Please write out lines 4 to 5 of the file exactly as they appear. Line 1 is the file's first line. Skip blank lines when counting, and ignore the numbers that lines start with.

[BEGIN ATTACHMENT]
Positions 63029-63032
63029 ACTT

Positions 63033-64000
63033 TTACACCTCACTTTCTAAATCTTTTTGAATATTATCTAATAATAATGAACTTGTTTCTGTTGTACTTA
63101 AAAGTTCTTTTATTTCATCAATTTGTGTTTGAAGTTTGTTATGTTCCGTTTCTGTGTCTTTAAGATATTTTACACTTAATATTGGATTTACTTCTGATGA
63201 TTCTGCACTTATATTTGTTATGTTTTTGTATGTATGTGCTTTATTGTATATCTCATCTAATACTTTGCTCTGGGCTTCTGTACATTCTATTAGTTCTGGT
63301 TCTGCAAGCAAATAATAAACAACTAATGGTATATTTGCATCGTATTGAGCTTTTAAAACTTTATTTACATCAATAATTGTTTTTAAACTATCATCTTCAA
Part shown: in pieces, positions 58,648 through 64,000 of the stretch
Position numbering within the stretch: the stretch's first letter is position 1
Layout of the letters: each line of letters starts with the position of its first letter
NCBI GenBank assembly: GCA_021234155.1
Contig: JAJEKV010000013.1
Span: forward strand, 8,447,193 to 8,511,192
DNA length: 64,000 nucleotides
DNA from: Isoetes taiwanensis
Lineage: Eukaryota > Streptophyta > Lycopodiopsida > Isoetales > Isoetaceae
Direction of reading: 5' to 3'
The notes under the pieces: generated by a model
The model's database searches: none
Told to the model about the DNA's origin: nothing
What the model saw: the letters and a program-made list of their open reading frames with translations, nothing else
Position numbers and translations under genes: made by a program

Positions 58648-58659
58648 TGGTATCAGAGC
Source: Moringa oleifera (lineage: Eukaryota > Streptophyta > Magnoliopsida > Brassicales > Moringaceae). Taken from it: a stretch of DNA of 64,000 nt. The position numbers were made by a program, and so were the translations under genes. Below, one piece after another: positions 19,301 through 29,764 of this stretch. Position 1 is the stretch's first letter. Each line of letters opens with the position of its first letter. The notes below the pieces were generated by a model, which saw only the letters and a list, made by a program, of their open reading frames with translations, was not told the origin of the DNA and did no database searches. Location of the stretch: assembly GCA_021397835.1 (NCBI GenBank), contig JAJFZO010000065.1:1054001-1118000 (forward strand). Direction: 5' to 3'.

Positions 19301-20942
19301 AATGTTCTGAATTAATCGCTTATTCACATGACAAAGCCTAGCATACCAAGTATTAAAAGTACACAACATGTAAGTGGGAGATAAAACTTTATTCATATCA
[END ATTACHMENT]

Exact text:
63033 TTACACCTCACTTTCTAAATCTTTTTGAATATTATCTAATAATAATGAACTTGTTTCTGTTGTACTTA
63101 AAAGTTCTTTTATTTCATCAATTTGTGTTTGAAGTTTGTTATGTTCCGTTTCTGTGTCTTTAAGATATTTTACACTTAATATTGGATTTACTTCTGATGA